Rather than talk about the U.S. government shutdown and federal budget stalemate (or rant about it), I thought I would share a cheerier item that popped up on recent news feeds. I happened to hear about it from one of our colleagues with the International Catholic Rural Association*. He alerted us to a story originally published in La Repubblica, an Italian newspaper, earlier this month about a phone call.
The story was about Pope Francis and one of his now famous phone calls to someone who had sent the Holy Father a letter or gift. This happened to be Slow Food president Carlo Petrini; he had sent the pope a letter and a book about Terra Madre. Now Terra Madre is interesting to us here at NCRLC because it is about the network of farmers, fishers and food artisans who are trying to help us create a better way to eat that is respectful to producers, consumers, the food itself and even the land.
He received a call in the evening and a voice saying: “This is Pope Francis. I received your book and your letter, and I wanted to thank you.” As Petrini put it, “life brought me a surprise that I could never have imagined.”
Petrini wrote that he was amazed and delighted by a conversation with someone so highly notable, yet who felt like a friend, thanks to their common affection and esteem for the humanity of Terra Madre (http://www.slowfood.com/international/10/networks), the network of farmers, fishers, nomads and food artisans that meets in Turin every two years.
According to the account by Petrini, the Pope spoke about how his parents moved to Turin from the countryside around Asti, and eventually emigrated to Argentina.
But the equally interesting part of their conversation when they talked about the farming world. Petrini shared that “Pope Francis wanted to emphasize how precious the good practices of rural communities are to the world’s destiny.” On this subject in particular, the Pope had strong words: “The work of these people is extraordinary,” he said. “Accumulating money must not be the primary goal. My grandmother used to tell me that when you die, your shroud has no pockets for money.“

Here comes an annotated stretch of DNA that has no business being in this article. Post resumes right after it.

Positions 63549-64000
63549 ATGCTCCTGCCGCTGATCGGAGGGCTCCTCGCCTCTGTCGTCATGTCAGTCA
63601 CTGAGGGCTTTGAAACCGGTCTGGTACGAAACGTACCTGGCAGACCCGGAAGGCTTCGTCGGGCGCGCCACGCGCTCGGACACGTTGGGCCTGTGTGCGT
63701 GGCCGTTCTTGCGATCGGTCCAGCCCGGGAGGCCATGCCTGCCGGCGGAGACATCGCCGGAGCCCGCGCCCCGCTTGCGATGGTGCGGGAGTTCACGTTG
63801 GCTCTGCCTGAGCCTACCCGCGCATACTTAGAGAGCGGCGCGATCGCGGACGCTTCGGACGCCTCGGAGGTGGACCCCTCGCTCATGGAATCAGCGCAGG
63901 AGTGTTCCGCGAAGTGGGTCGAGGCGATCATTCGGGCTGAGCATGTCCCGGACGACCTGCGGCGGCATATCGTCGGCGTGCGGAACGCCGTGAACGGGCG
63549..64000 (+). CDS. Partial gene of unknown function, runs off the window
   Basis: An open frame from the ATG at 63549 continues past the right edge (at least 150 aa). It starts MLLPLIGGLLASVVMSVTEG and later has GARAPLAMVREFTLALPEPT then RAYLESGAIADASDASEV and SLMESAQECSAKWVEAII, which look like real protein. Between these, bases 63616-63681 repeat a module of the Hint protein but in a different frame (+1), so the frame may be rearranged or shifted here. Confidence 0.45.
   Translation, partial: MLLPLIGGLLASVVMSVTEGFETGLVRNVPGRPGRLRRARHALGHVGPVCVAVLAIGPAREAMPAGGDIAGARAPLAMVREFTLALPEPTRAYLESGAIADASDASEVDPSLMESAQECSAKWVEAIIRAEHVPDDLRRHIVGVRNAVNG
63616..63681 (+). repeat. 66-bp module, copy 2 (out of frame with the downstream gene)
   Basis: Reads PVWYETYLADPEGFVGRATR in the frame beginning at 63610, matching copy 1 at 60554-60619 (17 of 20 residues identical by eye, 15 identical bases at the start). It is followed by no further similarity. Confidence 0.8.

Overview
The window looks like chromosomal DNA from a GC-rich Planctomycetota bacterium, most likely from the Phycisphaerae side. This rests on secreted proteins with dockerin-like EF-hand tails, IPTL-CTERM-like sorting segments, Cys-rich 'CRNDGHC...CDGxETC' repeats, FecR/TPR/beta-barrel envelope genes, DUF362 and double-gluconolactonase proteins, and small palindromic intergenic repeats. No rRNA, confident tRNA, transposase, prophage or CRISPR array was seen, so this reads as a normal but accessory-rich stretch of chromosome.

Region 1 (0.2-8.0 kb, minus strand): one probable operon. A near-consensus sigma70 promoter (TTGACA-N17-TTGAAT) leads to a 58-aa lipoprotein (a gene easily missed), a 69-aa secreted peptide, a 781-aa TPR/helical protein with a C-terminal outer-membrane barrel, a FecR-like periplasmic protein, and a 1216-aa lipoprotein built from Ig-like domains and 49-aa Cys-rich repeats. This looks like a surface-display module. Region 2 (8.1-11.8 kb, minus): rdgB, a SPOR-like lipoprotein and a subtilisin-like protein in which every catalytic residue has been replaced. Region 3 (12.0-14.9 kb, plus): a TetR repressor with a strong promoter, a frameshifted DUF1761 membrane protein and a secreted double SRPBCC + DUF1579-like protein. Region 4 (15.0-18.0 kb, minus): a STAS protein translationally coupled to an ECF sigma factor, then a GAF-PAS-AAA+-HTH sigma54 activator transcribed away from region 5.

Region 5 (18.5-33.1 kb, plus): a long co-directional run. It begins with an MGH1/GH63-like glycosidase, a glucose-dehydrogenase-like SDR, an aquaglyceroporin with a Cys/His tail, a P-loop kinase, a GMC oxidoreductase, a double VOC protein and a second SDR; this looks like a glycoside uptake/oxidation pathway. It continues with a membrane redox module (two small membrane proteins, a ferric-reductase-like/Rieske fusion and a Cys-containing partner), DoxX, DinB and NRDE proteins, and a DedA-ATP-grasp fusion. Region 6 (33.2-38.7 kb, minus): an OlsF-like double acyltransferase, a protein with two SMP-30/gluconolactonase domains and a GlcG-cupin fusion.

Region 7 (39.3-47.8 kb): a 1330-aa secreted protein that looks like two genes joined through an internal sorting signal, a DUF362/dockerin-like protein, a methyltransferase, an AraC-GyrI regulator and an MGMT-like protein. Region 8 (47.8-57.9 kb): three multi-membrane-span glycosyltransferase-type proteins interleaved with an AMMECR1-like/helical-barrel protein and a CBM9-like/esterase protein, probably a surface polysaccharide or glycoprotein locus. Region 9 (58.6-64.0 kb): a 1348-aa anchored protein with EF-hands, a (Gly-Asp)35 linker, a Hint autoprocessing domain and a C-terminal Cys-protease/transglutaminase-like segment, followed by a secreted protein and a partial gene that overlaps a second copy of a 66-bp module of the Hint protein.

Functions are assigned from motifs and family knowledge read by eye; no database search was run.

Petrinin wrote in his article that he has often heard many speak about the work of small-scale farmers as virtuous, but irrelevant for the economy. However, he has also heard some international figures expressing solidarity for the world of the humble, especially their role in defending the planet’s common goods. “It is extraordinary,” wrote Petrini, “how close Catholicism’s highest religious authority is to this second way of thinking.”
Petrini had previously written in his letter to the Pope that his grandmother was a practicing Catholic, but he himself was agnostic. However, this “absence of religiousness” in his adult life has not stopped him from sharing experiences and struggles with men and women of faith.
“If humanity wants to escape the desert of ideas that surrounds it,” Petrini writes in his article, “people who know how to communicate like Pope Francis will be of great value.”
Petrini also notes that by using the telephone, with no mediation, Pope Francis is able to express a refreshing sign of openness and directness. “One has the impression they are talking with a friend,” he wrote.
Their phone conversation ended with wishes of good health and, in a glorious mysterious way, “a mutual embrace.” As Petrini expressly put it in his story: “A world in which one can fraternally embrace a Pope is truly a beautiful world.”
* NCRLC is an active member of the International Catholic Rural Association. Indeed, Jim Ennis, our executive director, currently serves as its president. The Association does not have an active website yet; just a temporary landing page.
Click here for an article about ICRA posted in Independent Catholic News last year.
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